Burnout is a real issue that every industry faces. Lately, it appears to be growing among physicians. I would like to take a few moments to share how I work to avoid burnout.
1. Know what really matters.
I focus on what is important and ignore what it isn't — concentrating on what I can control and not worrying about what I can't. I hate Computerized Provider Order Entry (CPOE) as much as anyone. However, I've realized it probably isn't going anywhere anytime soon. I can either spend time and energy complaining about it or I can save that energy for something more meaningful. Knowing what really matters allows me to conserve energy for more important things in my life.
2. Find your mission and purpose.
Take time to find or rekindle your passion. What drives you? What inspires you? Hopefully you remember the reason you went to medical school and still feel that way. I know my mission and purpose and every decision I make is based upon them. It helps me identify what's important. Any action that doesn't help me pursue my mission and purpose is ignored.
3. Move forward to your goals.
I only take steps that will push me forward to my goals. Everything else is secondary in my life. Set your goals and make a plan to achieve them. Work on them every day. They should be tied to your passion, your mission, and purpose. There are some things that don't move you toward your goals, but must be dealt with — I'm not talking about those. I speaking about those things we waste time and energy on that don't yield us anything of real value. Ignore those things in your life.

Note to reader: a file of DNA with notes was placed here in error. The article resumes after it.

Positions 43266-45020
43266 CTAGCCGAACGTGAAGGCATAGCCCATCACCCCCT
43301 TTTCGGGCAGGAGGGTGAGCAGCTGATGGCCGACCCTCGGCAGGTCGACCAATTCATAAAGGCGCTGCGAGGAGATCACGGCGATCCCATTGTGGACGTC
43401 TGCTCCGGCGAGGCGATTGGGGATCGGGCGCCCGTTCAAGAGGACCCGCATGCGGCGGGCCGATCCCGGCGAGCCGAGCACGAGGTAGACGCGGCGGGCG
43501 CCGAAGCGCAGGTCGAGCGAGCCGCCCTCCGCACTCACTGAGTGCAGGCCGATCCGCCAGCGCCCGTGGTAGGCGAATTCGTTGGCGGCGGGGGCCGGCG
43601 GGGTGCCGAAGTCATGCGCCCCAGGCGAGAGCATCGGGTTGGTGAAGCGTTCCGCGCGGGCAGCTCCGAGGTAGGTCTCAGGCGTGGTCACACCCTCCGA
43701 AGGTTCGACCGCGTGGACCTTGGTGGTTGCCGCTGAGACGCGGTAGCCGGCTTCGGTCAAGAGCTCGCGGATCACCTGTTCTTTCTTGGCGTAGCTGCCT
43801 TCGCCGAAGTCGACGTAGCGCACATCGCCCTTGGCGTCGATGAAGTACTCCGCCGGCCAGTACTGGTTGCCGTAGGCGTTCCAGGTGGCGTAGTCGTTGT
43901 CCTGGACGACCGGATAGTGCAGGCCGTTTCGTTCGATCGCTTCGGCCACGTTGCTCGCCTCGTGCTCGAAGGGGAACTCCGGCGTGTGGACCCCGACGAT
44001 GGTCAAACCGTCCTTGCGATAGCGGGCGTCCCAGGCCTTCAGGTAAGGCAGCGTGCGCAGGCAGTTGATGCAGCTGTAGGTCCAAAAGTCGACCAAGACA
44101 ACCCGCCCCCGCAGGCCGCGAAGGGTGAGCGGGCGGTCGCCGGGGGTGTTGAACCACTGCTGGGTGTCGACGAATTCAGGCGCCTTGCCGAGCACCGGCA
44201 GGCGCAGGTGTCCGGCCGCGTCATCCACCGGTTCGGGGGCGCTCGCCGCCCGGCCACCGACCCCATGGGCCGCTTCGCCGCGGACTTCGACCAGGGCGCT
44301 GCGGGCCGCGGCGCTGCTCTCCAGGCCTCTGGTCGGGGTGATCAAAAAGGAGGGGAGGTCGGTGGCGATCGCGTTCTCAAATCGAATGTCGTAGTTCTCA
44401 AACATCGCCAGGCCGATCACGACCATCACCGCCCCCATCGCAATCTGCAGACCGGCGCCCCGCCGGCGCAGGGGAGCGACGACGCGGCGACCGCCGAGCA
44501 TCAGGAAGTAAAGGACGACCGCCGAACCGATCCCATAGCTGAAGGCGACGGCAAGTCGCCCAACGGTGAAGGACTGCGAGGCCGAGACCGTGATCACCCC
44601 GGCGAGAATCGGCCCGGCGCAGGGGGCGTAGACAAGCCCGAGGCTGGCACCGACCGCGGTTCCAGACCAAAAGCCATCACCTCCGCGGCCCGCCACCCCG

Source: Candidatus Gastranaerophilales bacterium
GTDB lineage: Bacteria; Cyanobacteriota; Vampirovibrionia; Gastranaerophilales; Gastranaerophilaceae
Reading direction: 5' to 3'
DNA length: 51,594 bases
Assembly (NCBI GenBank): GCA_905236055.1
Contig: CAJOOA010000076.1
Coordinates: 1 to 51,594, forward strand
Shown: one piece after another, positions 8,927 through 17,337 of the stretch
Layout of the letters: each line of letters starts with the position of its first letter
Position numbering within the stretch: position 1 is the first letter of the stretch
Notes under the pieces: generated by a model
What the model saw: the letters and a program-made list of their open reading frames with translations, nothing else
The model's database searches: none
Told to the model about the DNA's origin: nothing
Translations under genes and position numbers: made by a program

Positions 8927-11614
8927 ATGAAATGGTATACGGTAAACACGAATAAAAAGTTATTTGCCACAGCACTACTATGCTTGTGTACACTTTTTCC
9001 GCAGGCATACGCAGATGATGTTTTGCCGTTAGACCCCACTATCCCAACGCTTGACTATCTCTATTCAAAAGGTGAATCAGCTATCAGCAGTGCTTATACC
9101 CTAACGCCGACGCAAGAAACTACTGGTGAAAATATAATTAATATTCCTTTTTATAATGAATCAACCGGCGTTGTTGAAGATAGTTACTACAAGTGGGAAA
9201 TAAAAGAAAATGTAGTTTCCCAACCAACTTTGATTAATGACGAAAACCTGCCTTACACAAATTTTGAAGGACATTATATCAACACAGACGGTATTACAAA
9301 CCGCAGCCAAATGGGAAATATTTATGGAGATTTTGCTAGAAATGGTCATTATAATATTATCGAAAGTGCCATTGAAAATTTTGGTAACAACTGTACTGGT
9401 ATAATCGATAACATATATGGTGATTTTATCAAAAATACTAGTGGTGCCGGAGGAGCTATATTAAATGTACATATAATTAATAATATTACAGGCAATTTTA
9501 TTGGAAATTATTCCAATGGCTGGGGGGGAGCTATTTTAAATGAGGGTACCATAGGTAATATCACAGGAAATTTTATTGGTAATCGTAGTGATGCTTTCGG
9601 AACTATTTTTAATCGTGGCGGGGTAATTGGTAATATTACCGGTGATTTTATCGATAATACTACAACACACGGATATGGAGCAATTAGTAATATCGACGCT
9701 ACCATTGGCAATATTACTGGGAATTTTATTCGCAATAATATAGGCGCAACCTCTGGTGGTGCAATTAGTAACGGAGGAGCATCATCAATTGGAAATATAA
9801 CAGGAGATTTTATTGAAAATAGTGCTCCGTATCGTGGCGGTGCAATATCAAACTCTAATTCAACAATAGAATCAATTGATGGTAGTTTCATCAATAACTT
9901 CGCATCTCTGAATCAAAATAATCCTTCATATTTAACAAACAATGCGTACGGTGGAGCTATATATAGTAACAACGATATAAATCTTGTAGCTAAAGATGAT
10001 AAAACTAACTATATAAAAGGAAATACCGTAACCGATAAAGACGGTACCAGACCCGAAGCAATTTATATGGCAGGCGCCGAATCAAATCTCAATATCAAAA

4. Be stingy with your most precious resource.
I schedule time to spend with family and friends. I literally block it out on the calendar. It's protected time. During my family time, my kids know I won't let distractions occur. They also know when I'm working or on call, they must tolerate my divided attention. It's the nature of our business. The same goes with our friends. We all have 24 hours each day to spend. Spend them wisely. Spend them on what really matters.
5. Exercise your body and mind.
I exercise and spend time reading and thinking. It's a way I recharge. Pick a way that is good for you to recharge. It might be physical activity, going out with friends, solving puzzles or games, or spending time doing nothing at all. What matters is that you spend time relaxing and recharging. Again, schedule and block it out on a regular basis if possible.
6. Give to others.
I give to the community. I look for ways to help others outside my field of medicine. I help people at work but it does feel different, as I'm compensated for the care. Outside of medicine, the services I offer are free of charge. In a way, it's refreshing and relaxing. Look for a charitable organization you can get involved with. You'll be surprised how well and energized you will feel.
David J. Norris, MD, MBA, CPE, is an anesthesiologist at Wichita Anesthesiology Chartered in Wichita, Kan., and the owner of the Center for Professional Business Development. What do you do to relieve burnout? Tell us in the comment section below.